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Progressive Utilities Increasingly Engage Customers Behind the Meter

Google To Buy Smart Thermostat Maker Nest For 3.2 Billion

The days of merely managing wires and selling a commodity are winding down for utilities. These companies must now compete with or embrace technology and services that give customers greater control over the systems that power their homes, making it easier to reduce energy consumption, increase efficiency and ultimately save money.

Google’s acquisition of smart thermostat pioneer Nest is a prime example of this, and NRG Energy’s purchase of solar installer Roof Diagnostics shows that some utilities are embracing distributed generation – literally seeking to “own it” – as opposed to fighting it.

These forward-looking utilities are precisely the ones energy management company Tendril is “carefully choosing” as customers for its new service platform. Tendril’s new Energy Services Management (ESM) offering uses data analytics and software to help utilities offer more customized solutions.

For example, based on a geographical query the software can mine large data sets to identify homes of similar size that heat and cool with similar systems, but exhibit variations in power consumption. These variations provide utilities opportunities to offer demand management solutions and other energy efficiency tools that help customers save energy and money.

“Utilities are moving to an energy services model and we’re helping them move away from a one-size-fits-all approach,” Tendril CEO Adrian Tuck recently told Breaking Energy in an interview.

The software gives utility managers a variety of ways they can message target customers, like estimating the return on investment associated with different energy efficiency upgrades.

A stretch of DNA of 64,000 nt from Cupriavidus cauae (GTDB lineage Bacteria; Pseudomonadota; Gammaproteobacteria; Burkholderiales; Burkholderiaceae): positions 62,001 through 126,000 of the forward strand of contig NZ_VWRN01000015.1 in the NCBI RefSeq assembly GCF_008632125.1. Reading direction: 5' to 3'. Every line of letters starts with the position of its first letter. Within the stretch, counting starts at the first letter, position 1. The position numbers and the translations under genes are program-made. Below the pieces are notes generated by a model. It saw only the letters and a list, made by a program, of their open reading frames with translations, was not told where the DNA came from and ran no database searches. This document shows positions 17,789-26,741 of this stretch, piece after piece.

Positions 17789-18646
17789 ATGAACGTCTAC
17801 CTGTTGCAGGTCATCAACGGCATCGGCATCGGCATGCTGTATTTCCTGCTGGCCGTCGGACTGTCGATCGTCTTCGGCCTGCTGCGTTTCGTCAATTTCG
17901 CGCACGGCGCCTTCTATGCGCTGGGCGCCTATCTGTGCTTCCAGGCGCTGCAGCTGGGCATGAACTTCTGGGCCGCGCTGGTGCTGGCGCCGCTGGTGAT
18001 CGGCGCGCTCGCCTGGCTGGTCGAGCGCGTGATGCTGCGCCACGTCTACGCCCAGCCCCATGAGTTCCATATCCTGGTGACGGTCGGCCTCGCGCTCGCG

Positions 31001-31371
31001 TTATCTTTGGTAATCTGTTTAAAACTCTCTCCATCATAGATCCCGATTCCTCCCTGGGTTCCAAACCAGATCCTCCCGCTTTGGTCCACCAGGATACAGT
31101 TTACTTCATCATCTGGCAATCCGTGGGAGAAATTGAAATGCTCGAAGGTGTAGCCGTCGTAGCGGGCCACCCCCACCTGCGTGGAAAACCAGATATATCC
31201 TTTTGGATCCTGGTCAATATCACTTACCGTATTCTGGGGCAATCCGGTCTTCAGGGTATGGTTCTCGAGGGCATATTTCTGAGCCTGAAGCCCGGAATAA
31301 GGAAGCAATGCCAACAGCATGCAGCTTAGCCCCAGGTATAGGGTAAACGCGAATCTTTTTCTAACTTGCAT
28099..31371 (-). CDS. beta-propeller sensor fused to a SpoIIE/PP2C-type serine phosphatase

“There is a trade-off between protecting capabilities of the incumbent, while allowing innovation to happen. Instead of incenting utilities to build things on a cost-plus model, do it based on outcome,” said Tuck.

The fundamental challenge utilities face as distributed generation and energy efficiency proliferate is the decreasing volume of kilowatt hours sold. The grid still requires capital intensive maintenance and upgrades, but the cost of those projects increases with lower total sales as people generate more of their own power and use less overall.

One possible solution to this challenge – the one being championed by the Tendrils of the world – is to partially make up that revenue shortfall by offering new services people increasingly need as they install solar panels and buy into energy efficiency programs.

The challenge for utilities is to recognize opportunities growing from this paradigm shift and seize first-mover advantages. As with any business cycle, some companies will do this successfully – remaining competitive and profitable – while those that fail will make room for new entrants specifically outfitted for the new business climate.

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